Go With the Flow.
I don’t know about other writers, but I find that inspiration can strike me at the most unexpected times.
These times are not entirely unpredictable – they’re usually periods when my mind is drifting; when I’m not thinking of anything in particular. That’s when inspiring, amazing, intriguing ideas will often bubble to the surface. If I sat down to “deliberately think”, this burst of creativity would probably not occur. It has to be spontaneous. And when inspiration hits, it feels like such a rush! And that is when, if at all possible, it’s best to put pen to paper.
When you do, pay no heed to spelling, grammar or punctuation – just write!
Walt Whitman, the great American poet, wrote:
The secret of it all is to write in the gush, the throb, the flood, of the moment—to put things down without deliberation—without worrying about their style—without waiting for a fit time or place. I always worked that way. I took the first scrap of paper, the first doorstep, the first desk, and wrote—wrote, wrote. … By writing at the instant the very heartbeat of life is caught.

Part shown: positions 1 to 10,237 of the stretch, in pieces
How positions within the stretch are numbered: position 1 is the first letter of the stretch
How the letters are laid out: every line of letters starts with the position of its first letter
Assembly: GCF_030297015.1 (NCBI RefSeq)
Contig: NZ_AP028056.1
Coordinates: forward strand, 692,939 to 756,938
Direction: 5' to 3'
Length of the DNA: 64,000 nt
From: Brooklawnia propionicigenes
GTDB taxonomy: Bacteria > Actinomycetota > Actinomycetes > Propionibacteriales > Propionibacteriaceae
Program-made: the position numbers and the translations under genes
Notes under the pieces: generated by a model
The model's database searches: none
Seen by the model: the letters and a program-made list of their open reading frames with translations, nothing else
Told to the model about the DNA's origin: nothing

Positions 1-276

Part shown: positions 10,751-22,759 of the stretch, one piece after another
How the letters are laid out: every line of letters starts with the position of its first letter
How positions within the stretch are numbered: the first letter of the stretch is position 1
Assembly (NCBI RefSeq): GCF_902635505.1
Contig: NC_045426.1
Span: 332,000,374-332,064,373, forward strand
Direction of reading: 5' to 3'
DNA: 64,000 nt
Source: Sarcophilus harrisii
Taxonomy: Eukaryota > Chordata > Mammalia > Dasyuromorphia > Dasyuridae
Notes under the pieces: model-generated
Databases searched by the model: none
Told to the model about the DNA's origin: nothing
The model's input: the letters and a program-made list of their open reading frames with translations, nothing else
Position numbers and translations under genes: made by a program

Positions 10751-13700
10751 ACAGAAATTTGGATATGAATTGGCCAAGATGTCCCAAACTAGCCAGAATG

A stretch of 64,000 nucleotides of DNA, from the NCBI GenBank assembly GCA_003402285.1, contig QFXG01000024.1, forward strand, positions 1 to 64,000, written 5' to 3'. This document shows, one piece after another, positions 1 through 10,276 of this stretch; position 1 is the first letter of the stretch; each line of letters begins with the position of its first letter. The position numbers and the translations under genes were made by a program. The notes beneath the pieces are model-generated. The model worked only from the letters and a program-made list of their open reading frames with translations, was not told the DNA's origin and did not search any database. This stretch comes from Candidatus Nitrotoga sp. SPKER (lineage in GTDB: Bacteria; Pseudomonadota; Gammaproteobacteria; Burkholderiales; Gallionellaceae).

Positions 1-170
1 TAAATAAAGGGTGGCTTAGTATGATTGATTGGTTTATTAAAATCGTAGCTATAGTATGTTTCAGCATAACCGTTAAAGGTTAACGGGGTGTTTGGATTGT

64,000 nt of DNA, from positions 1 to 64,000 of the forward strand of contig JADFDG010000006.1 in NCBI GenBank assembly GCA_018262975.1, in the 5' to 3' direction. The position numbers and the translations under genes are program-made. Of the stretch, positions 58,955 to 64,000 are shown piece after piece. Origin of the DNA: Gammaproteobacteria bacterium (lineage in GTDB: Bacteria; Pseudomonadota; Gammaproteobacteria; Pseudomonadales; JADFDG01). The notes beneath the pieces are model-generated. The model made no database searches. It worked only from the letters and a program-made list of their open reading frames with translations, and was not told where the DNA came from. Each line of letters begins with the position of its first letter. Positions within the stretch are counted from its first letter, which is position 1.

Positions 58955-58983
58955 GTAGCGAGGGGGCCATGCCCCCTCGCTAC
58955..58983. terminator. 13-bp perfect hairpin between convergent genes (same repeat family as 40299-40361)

Inspiration and Discipline
That said, it would be impossible (for me) to write a whole book if I only wrote when inspired. The inspired writing provides the basic “clay” from which the “sculpture” can be formed. It’s disciplined writing that finesses that basic clay. Disciplined writing takes place when that bright glow of inspiration has faded and you need to make sense of it all, insert “bridges” between scenes, get rid of any cliches that may have crept in, add some description, fix the spelling, grammar and punctuation, and so on.
There’s an interesting article that touches on this topic at The Write Practice, here. It’s called “Writing Inspiration: Do You Really Need It to Write?” by